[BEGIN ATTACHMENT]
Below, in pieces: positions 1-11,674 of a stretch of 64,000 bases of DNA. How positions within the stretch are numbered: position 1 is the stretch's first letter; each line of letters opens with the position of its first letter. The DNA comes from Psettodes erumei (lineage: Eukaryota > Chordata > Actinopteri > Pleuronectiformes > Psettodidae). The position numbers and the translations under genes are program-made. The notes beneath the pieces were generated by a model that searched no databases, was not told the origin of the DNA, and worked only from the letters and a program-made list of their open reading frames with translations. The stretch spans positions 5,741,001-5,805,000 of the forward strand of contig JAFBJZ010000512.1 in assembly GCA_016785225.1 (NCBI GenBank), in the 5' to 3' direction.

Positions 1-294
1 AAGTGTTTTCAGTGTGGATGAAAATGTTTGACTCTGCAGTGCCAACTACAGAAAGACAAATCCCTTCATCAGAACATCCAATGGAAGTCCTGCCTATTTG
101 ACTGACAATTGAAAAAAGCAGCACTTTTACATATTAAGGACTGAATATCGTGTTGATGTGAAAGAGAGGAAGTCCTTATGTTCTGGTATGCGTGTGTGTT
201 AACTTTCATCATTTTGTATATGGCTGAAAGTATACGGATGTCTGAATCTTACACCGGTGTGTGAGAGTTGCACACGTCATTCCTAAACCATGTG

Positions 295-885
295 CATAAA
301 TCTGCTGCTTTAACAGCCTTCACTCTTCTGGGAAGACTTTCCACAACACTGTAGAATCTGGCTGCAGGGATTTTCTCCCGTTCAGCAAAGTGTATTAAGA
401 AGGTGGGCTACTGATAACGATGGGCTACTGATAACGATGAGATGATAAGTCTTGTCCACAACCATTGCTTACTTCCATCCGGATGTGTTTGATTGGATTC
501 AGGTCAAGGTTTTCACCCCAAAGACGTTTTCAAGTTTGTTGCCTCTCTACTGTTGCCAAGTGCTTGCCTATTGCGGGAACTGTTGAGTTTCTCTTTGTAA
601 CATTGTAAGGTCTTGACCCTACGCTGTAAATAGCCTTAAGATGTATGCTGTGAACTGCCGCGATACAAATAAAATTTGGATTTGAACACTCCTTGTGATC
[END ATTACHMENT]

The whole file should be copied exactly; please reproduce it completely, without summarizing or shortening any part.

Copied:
Below, in pieces: positions 1-11,674 of a stretch of 64,000 bases of DNA. How positions within the stretch are numbered: position 1 is the stretch's first letter; each line of letters opens with the position of its first letter. The DNA comes from Psettodes erumei (lineage: Eukaryota > Chordata > Actinopteri > Pleuronectiformes > Psettodidae). The position numbers and the translations under genes are program-made. The notes beneath the pieces were generated by a model that searched no databases, was not told the origin of the DNA, and worked only from the letters and a program-made list of their open reading frames with translations. The stretch spans positions 5,741,001-5,805,000 of the forward strand of contig JAFBJZ010000512.1 in assembly GCA_016785225.1 (NCBI GenBank), in the 5' to 3' direction.

Positions 1-294
1 AAGTGTTTTCAGTGTGGATGAAAATGTTTGACTCTGCAGTGCCAACTACAGAAAGACAAATCCCTTCATCAGAACATCCAATGGAAGTCCTGCCTATTTG
101 ACTGACAATTGAAAAAAGCAGCACTTTTACATATTAAGGACTGAATATCGTGTTGATGTGAAAGAGAGGAAGTCCTTATGTTCTGGTATGCGTGTGTGTT
201 AACTTTCATCATTTTGTATATGGCTGAAAGTATACGGATGTCTGAATCTTACACCGGTGTGTGAGAGTTGCACACGTCATTCCTAAACCATGTG

Positions 295-885
295 CATAAA
301 TCTGCTGCTTTAACAGCCTTCACTCTTCTGGGAAGACTTTCCACAACACTGTAGAATCTGGCTGCAGGGATTTTCTCCCGTTCAGCAAAGTGTATTAAGA
401 AGGTGGGCTACTGATAACGATGGGCTACTGATAACGATGAGATGATAAGTCTTGTCCACAACCATTGCTTACTTCCATCCGGATGTGTTTGATTGGATTC
501 AGGTCAAGGTTTTCACCCCAAAGACGTTTTCAAGTTTGTTGCCTCTCTACTGTTGCCAAGTGCTTGCCTATTGCGGGAACTGTTGAGTTTCTCTTTGTAA
601 CATTGTAAGGTCTTGACCCTACGCTGTAAATAGCCTTAAGATGTATGCTGTGAACTGCCGCGATACAAATAAAATTTGGATTTGAACACTCCTTGTGATC